My Grandma Was One Amazing Woman

September 22, 2008
By IdeasToPaper SILVER, Bronx, New York
IdeasToPaper SILVER, Bronx, New York
5 articles 0 photos 0 comments

Today, you see, has been a tough day.

For starters, I had to face the truth that my grandma is dying.
She has been in the hospital for many months now, so long in fact that I had become too comfortable with her constant, unchanging status. She was not getting worse, and she was not getting better. I had ingrained it in my mind that she would stay this way forever, as silly as it seems now.
A few months ago, I went to visit her. She was in the emergency room and I had not witnessed her pain up until that point.
I was with my mother. We walked into the room. I heard her before I saw her: "Please, give me some food. You people don't care."
It honestly looked like she was right.
"We can't give you food until you have a room, Miss" they would say.
It didn't seem like getting my grandmother a room was exactly their priority.
We walked in and I stood by my mother and grandmother. I could not talk or move my lips, out of fear of crying.
I had never seen my grandma so pale and bitter. So sad.
She didn't acknowledge my presense for some time, until she said simply "Hi Nicole".

I saw myself at a single digit age. "Grandma's sleeping over!" I would think to myself. "We're gonna play the rhyme game and I can play with her compact!" She would walk in: "Hello Nicole!" She hugged and greeted me like I was the only person in the world.

Now she's here. In this white room, on a white bed, in a white nightgown. Her hair is even white, no longer that fluffy, butter yellow it had always been. I had always wondered how it had been so fluffy and yellow. It wasn't until years later I was told she got her hair done every week.

She could hardly move her legs anymore, I was sure she was in a bed just like this one nearly everyday now.

"Want to go for a walk down to Keyfood?" my grandma would ask. Needless to say, I eagerly obliged. So, we took out her old lady shopping cart and walked the many blocks down to the supermarket.
"Grandma, can we get this!?" I would ask with childish glee. "Of course," she would say.
My grandma was always like that. She would let me have things and would buy me things.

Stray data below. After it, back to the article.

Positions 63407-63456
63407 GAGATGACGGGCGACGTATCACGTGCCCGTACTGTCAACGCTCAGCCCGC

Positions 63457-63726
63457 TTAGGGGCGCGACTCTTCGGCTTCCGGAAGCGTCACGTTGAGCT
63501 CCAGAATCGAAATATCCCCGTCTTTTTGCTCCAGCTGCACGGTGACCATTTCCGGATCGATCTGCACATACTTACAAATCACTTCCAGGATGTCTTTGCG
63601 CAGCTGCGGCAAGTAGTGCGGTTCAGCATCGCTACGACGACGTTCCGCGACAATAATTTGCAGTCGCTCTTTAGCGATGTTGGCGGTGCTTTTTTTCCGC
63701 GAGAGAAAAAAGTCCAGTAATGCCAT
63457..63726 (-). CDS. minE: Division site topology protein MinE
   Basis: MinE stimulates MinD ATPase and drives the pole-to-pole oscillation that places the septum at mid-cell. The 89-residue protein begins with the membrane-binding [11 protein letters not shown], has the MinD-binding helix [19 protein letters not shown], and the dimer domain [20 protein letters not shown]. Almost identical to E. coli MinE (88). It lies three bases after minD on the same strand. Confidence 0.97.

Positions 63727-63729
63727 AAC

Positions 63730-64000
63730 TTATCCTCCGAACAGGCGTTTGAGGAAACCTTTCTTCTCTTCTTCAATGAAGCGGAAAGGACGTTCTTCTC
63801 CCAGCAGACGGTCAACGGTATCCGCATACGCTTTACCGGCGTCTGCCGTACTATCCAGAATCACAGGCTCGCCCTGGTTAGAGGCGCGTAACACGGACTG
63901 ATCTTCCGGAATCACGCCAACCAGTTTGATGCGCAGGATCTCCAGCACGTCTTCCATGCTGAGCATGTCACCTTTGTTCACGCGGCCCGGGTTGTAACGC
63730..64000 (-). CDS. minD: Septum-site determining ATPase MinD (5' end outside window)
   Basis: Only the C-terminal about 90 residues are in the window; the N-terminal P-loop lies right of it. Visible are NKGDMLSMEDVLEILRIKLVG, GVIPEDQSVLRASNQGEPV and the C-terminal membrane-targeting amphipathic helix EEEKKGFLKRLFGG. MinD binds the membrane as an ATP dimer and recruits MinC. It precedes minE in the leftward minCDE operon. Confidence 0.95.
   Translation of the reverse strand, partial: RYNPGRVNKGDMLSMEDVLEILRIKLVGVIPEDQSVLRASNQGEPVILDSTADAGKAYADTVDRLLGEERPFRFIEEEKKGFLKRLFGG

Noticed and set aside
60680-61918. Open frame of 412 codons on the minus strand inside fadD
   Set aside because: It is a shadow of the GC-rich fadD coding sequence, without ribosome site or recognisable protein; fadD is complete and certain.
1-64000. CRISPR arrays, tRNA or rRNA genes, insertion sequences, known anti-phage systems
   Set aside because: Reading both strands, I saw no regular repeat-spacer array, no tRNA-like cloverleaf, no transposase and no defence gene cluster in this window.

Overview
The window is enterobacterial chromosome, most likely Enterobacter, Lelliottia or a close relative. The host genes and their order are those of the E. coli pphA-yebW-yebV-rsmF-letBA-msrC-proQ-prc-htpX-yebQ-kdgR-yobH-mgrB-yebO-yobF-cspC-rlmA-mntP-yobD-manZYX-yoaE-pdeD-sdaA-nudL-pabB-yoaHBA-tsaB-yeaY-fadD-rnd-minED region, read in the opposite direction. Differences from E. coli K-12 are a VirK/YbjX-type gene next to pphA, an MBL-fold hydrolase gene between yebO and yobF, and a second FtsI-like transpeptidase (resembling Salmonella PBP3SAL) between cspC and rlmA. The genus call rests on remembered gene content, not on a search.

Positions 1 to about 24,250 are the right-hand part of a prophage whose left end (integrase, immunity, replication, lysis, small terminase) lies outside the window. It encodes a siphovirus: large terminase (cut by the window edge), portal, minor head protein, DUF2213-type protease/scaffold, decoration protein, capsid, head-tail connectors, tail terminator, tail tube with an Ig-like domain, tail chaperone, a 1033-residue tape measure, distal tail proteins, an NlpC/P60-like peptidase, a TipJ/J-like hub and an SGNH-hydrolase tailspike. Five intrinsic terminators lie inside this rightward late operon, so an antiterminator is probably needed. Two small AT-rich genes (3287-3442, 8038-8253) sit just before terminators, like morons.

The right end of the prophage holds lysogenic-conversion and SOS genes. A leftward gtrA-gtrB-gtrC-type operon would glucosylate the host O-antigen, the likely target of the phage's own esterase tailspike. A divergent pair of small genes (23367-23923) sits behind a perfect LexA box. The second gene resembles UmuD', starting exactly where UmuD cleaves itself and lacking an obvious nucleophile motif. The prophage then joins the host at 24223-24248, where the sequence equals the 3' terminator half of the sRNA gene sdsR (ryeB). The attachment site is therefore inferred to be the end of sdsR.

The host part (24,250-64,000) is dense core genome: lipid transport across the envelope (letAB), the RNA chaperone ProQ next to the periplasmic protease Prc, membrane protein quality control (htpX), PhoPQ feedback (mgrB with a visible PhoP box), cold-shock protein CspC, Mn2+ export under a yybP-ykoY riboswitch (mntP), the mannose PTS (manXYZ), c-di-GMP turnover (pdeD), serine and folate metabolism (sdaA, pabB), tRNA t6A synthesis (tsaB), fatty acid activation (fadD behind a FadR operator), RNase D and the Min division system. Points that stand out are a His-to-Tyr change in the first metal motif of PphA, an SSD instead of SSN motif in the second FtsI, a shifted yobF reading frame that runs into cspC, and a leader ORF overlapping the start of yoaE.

She would always be my patient when I played with my doctor kit, which was my absolute favorite toy as a kid.

It's funny.
Now she really is the patient, I think to myself.
Except this time, my dinky fake stethoscope and nurse hat can't save her.

I stand by her side. My mom tells me to give her juice. I obey, solomnly.
"They'll only give me this turkey sandwich. That's it."
Even as she's suffering, my grandma demands good food.

That was just like my grandma.

It's Christmas eve. Single digits again.
"I brought the stuffing!" My grandma says eagerly. She surveys the kitchen, which is brewing with all sorts of red sauces and meats. She is confident in her stuffing.

Another memory appears. She's turning eighty and my dad is eccentric. What a combination.
"The cake is here! Everyone! Happy Birthday to you..."
The cake is unveiled, revealing a rather unflattering picture of my grandmother completely covering the cake's surface.
"This is good cake," she says as she eats.

Now she's basically a beggar and no one in this damned hospital is listening.
I want to yell at them all. Doctors, nurses, whoever.
"Don't you see? This woman wants food. She's my grandmother! How can you be so cold?!"

But I don't say anything. I stand there, expressionless, letting my grandmother drink.

A guard approaches the three of us. Only two visitors he says softly.
I am asked to leave my grandmother.
My sick, upset grandmother.

I am asked to leave.
I consent, but I don't know why.

I sit in the waiting room.
I picked a spot by the window, where I could see outside.
There are trees and some pavement.

"Good job!"
I hear her say as I reach the bottom of the slide.
She embraces me, I love her.

We always went to the park when I was younger.
She would sit on one of the chipping red benches while I ran around like a tiny lunatic.
She would always wear those huge, bulky prescription sunglasses that shaded all around her eyes. I thought they were silly. I told her so.

Her eyes are bloodshot and dim. She hasn't seen the outside for God knows how long now.

I survey the waiting room.
One person seems angry, the rest just indifferent.

I smile faintly at the person sitting next to me, and I am returned with a fainter smile.

That was the second to last time I saw my grandma alive.
It's unfortunate, though.

Part of me wishes the last time I saw her was when I was a tot.
When she was as lively as I. Perhaps livlier.

It's hard to believe the person I saw that day was my grandma.
I dont think it really was.
I like to think, as people pass on, their souls rise up to heaven bit by bit. At that time, most of my grandma's soul had already left.
I knew it hadn't just left, though.
It rose to heaven.

My grandma was an amazing woman.
She was full of jokes and full of laughs.
She made my sister and brother smile to no end.
Her house was the coolest house.
Spending time with her was the most fun I could ever experience when I was a kid.
She was so happy, she was so inspired, she was so...

She was my grandma.
Rather, she is my grandma and always will be.

While she will be physically gone very soon, she is always in the hearts of everyone who knew her.

My grandma was one amazing woman.

I love you grandma.

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